So far, that’s nothing controversial. The universe appears to be fine-tuned for life. The controversial move is the inference from apparent fine-tuning to the probability of a fine-tuner. The intuition is that, considering the very many different ways the universe could have been, it is very unlikely that we would have ended up with this world if there were no creator. On the other hand, if there were a creator, it is very likely that a world capable of sustaining life would be created. Now, it becomes a Bayesian problem. Let L be a life sustaining universe and D be the existence of a designer, the probability of a designer given that the universe sustains life is

\Pr(D \vert L) = \frac{\Pr(D) \times \Pr(L \vert D)}{\neg L}

The probability that there is not a designer, given a life sustaining universe is

\Pr(\neg D \vert L) = \frac{\Pr(\neg D) \times \Pr(L \vert \neg D)}{\neg L}

Since the denominators are the same, \Pr(D\vert L) > \Pr(\neg D \vert L) if and only \Pr(D) \times \Pr(L \vert D) >\Pr(\neg D) \times \Pr(L \vert \neg D). Now, all we need to know is the prior probability of God existing, and we knew the probability of a life-sustaining universe on the assumption that there is a God. Easier said than done, as they say.

Instead, maybe we should rethink the strategy. If I knew how each additional factor affected the probability, then I might be able to assess how low the prior probability of D must be in order for the evidence to not raise \Pr(D\vert L) over 0.5. To do this, we can use the odds version of Bayes’ theorem: the odds of D given L is equal to the prior odds of D times the likelihood ratio:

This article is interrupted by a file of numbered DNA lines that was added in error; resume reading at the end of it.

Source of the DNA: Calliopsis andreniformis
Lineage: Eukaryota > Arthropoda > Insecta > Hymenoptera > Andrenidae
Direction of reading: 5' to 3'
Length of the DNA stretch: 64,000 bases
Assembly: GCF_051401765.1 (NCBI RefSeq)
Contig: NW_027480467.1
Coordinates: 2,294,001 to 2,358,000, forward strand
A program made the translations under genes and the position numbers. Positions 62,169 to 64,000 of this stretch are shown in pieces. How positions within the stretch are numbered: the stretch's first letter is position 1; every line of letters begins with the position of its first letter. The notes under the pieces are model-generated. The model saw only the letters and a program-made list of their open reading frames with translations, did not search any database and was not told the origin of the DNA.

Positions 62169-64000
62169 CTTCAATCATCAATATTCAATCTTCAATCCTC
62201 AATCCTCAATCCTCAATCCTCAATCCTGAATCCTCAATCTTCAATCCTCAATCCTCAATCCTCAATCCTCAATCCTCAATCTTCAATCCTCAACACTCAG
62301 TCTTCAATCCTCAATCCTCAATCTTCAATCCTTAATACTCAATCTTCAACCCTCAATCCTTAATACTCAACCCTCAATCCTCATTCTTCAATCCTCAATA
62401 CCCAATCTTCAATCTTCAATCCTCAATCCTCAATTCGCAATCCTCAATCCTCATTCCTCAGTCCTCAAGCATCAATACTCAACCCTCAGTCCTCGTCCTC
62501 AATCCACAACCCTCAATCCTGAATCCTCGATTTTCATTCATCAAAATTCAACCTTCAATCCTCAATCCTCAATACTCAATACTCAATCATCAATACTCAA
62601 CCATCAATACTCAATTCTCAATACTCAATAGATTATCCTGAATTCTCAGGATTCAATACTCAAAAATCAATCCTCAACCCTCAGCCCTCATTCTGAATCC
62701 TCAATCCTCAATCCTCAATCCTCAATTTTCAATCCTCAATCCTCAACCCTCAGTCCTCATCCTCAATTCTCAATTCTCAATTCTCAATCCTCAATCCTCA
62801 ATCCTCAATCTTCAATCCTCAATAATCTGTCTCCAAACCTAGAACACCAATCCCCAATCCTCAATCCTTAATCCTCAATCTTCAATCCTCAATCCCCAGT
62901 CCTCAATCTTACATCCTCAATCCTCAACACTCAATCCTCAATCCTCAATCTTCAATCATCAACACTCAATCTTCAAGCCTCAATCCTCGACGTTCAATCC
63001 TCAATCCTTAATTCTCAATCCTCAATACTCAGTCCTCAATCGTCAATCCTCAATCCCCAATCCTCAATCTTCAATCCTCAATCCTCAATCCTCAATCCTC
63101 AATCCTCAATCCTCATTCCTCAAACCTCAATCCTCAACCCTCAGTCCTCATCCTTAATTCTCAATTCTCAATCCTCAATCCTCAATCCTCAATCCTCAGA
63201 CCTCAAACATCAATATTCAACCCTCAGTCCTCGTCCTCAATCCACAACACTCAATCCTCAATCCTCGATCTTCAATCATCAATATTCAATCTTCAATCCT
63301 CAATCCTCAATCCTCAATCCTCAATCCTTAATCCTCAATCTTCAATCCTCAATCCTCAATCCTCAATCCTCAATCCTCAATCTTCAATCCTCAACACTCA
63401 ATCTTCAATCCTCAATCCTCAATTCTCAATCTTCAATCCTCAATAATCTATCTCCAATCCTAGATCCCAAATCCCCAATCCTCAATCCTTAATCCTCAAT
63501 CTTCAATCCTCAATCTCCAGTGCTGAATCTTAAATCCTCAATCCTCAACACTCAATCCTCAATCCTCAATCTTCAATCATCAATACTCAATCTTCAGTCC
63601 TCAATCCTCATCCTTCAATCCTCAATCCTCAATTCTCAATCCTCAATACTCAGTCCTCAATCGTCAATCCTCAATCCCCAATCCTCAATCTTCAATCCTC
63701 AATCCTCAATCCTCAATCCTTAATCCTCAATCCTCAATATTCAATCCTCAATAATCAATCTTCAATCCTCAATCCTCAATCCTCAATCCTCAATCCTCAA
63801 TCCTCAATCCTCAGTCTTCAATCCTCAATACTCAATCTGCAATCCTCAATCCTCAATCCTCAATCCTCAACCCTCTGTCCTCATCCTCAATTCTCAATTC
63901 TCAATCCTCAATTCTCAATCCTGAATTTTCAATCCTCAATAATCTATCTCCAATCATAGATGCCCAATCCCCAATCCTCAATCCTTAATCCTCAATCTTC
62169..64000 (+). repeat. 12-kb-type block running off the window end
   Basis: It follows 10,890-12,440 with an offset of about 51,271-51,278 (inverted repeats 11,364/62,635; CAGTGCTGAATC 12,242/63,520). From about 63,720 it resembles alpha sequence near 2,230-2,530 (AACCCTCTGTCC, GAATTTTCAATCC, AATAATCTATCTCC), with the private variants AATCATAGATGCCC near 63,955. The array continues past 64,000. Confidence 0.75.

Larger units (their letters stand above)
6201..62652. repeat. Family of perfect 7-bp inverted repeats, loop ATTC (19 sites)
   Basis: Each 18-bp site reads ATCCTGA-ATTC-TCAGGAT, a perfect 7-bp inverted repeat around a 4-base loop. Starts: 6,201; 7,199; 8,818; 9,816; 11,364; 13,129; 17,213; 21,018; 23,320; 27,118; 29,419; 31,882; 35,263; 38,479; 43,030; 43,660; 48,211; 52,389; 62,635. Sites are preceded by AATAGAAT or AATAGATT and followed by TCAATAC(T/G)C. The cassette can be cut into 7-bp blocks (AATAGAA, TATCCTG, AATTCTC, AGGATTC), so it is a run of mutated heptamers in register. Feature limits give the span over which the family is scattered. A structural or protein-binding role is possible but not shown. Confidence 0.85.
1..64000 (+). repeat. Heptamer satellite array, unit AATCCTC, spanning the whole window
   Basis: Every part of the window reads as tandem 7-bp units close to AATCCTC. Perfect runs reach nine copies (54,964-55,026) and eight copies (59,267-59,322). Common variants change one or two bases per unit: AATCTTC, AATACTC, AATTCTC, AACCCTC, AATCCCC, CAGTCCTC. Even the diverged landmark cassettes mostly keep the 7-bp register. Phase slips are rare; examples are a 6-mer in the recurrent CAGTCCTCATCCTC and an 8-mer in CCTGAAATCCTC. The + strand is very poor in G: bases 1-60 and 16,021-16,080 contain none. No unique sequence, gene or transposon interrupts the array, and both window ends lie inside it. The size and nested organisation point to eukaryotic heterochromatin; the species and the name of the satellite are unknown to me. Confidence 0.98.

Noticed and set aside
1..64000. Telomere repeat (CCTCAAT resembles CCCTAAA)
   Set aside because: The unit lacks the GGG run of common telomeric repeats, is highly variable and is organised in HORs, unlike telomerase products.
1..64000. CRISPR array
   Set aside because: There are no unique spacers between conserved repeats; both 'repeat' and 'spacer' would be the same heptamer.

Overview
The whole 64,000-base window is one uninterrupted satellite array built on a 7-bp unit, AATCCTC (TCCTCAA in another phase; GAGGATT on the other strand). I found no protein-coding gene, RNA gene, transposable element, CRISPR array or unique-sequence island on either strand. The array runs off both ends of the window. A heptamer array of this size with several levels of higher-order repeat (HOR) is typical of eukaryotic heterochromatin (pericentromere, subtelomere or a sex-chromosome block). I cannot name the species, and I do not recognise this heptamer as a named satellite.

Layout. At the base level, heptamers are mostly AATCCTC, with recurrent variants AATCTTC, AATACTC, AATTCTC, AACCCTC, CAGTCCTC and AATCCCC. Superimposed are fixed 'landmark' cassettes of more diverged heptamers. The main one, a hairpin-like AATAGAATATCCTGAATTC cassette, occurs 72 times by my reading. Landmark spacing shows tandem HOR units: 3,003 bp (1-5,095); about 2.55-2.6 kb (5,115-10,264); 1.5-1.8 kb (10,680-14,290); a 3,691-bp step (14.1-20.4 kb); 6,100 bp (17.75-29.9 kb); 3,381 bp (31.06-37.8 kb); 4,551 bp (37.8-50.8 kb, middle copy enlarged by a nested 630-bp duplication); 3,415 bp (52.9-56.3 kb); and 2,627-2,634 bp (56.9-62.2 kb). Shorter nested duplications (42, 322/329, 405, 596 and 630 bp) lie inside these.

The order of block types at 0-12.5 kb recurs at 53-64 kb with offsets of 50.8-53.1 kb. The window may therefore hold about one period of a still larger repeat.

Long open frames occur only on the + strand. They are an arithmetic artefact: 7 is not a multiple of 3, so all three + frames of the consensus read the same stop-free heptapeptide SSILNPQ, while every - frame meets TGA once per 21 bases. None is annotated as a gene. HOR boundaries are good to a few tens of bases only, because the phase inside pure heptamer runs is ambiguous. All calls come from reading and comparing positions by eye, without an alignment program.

O (D \vert L) = O(D) \times \frac{\Pr (L \vert D)}{\Pr (L \vert \neg D}

Now, let’s take that \frac{1}{1,060} tolerance from above, but let’s change it to \frac{1}{1,001}. This does two things. First, it favors atheism some, but, more importantly for me, it makes the math much easier, because it makes the likelihood ratio a nice round number:

\frac{\Pr (L \vert D)}{\Pr (L \vert \neg D} = \frac{\frac{1,000}{1,001}}{\frac{1}{1,001}} = \frac{1,000}{1}

That means that with each new factor, the odds of the the universe being intentionally fine-tuned increase by a factor of 1,000. With 100 factors, the odds of theism are equal to the prior odds times 1 \times 10^{300}. This means that, in order for it to be less likely that God exists, given apparent fine-tuning, the prior odds of God existing must be less than \frac{1}{10^{300}}.

Now, I admit that I don’t know if all the factors have the same odds. I just know that some of them have been estimated to be higher than the value that I used. So, let’s just lower the odds by a power of 100. That is, now the degree of tolerance for each factor is a mere 1 in 10. If so, then the prior odds of God existing would still have to be lower than 1 in 1,000 before it would be unlikely that theism were true.

Next time, I’ll consider some objections and responses.

Prayer for the Fifth Sunday of Epiphany

Lord Jesus,

When the disciples heard your voice,
they left everything they had
to follow you.

Examine our hearts, Lord,
and show us those things that
we also need to abandon,
those remnants of an earthly kingdom
That have no place in the Kingdom of God:

The need to win,

The need to get our way,

Our feelings of superiority
to our brothers and sisters,

Our tendency to seek our own will,
and to call it yours.

We have muffled your voice
in the frenzied noise
Of modern life;

Lest we hear,
and, like the disciples,
be compelled to follow.

Yet in those occasional
moments of stillness,
we find that you still call.

We pray to God
that we can still hear.